Causes Going Too Far

May 11, 2012

I’ve got nothing against good causes.  But I am concerned when good causes go too far.  So far in 2012, we’ve seen a bumper crop of “good causes” which have, in one way or another, gone too far.

The latest one, and the one which has really raised my hackles, is the organized demand that Disney and Marvel Comics apologize for a laugh-out-loud funny joke (and yes, I really did laugh out loud in the theater when I saw it) in The Avengers, about Thor’s brother Loki (the movie’s really arch-villain).

Here’s the joke:

The joke is at the expense of Loki (Tim Hiddleston), the … adopted son of the god, Odin. Loki’s brother Thor (Chris Hemsworth) defends him to fellow Avenger Black Widow (Scarlett Johansson), who then points out that Loki had “killed 80 people in two days.” Thor then replies, “He’s adopted.”

Lots of folks laughed at this, including people who are adopted – and people who have adopted children (like me – I was adopted, and I also adopted one of my sons).   But sometimes, cause-oriented people can go too far.  As the Entertainment at MSNBC.com article points out:

… in a petition created by Jamie Berke on Change.org, “According to your scriptwriter, the fact (Loki) was adopted is the reason he is a bad guy!…Being adopted is not something to use for the butt of jokes! Marvel, immediately cease using adoption as the butt of jokes AND issue a public apology to the adoption community!”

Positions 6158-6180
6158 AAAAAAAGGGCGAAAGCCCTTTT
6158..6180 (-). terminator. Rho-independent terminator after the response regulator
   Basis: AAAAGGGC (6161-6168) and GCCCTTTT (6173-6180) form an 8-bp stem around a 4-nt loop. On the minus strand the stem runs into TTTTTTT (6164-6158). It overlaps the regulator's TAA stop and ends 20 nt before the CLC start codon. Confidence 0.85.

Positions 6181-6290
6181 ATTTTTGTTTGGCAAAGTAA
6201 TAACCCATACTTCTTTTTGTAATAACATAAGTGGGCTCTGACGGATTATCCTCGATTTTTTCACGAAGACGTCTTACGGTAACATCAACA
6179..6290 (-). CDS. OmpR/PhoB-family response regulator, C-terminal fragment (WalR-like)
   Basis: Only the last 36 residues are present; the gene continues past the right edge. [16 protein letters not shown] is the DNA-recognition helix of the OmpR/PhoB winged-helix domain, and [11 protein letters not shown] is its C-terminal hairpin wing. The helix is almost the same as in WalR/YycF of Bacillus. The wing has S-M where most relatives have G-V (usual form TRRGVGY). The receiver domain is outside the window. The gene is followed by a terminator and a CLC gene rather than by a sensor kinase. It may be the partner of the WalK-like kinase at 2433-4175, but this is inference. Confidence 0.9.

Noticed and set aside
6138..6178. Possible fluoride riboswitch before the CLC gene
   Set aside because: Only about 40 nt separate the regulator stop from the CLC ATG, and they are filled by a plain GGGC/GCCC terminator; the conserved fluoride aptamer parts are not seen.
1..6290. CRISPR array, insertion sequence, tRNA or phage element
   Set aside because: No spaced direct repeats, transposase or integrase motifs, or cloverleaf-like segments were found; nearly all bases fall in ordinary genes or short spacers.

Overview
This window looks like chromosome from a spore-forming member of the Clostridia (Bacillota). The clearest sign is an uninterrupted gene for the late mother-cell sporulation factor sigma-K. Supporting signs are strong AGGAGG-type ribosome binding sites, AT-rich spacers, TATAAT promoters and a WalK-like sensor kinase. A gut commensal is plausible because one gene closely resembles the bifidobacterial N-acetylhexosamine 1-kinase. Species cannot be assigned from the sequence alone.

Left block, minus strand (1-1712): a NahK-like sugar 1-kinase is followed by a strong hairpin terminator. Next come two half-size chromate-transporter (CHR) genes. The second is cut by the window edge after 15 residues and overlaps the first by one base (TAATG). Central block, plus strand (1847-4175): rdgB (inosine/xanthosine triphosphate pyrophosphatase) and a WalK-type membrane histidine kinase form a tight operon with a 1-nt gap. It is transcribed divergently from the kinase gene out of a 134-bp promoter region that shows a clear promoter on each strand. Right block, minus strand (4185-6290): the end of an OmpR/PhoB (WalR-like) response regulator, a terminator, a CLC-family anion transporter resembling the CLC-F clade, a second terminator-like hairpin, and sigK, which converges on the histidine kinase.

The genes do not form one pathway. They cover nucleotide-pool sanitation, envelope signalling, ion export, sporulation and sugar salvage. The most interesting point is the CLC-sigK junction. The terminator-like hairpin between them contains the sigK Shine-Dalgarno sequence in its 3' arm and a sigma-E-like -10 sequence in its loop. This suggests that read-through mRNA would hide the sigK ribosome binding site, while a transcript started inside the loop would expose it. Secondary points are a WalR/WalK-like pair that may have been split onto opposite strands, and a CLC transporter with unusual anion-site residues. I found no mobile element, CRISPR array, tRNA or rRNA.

That same MSNBC article invited people to vote – should Disney/Marvel apologize?   The results are pretty specific:

Results

Total of 69,976 votes
3.5%
Yes, it insulted adoptees and adoptive parents
2,459 votes
96.5%
No, people are too sensitive
67,517 votes

As someone who was adopted as an infant – who has lived his whole life as an adoptee – and as someone who adopted one of my sons, John David Barnett, I have very strong feelings about what it means to be adopted.  However, I also have a sense of humor, and as I said, I broke out laughing when I heard that joke.  I strongly believe that the folks who object need to get a life, or at least a sense of humor – it’s not like adoptees the world over will be demonized because the mythical/fictional Loki, God of Chaos, was adopted by the equally mythical/fictional Odin Allfather, supreme God of Norse mythology.

But there was another cause in the news today – the Swedish Cancer Society was lambasting a Swedish swim-suit manufacturer for catalog/ad photos showing tanned women modeling those suits – and the woman in question is Brazilian model Isabeli Fontana who is naturally dark-skinned, and whose color was apparently enhanced by computer, not by massive doses of sunlight.  Yes, skin cancer is an issue, for sure, but women don’t wear micro-bikinis to avoid the sun, and it isn’t the bathing suit manufacturers who lure innocent victims into the sun’s rays – it’s 65 years of post-WW-II sunbathing that has done it.  The swimsuit manufacturer, in this case, was savvy.  They apologized “if anyone was offended,” but didn’t withdraw the ads and didn’t promise to use exotic Brazilian models in future ads.

One of the classic cases of a cause gone too far is Susan G. Komen for the Cure – which flipped and flopped and flipped again, and in the process, offended potential donors on both sides of the Left/Right political divide.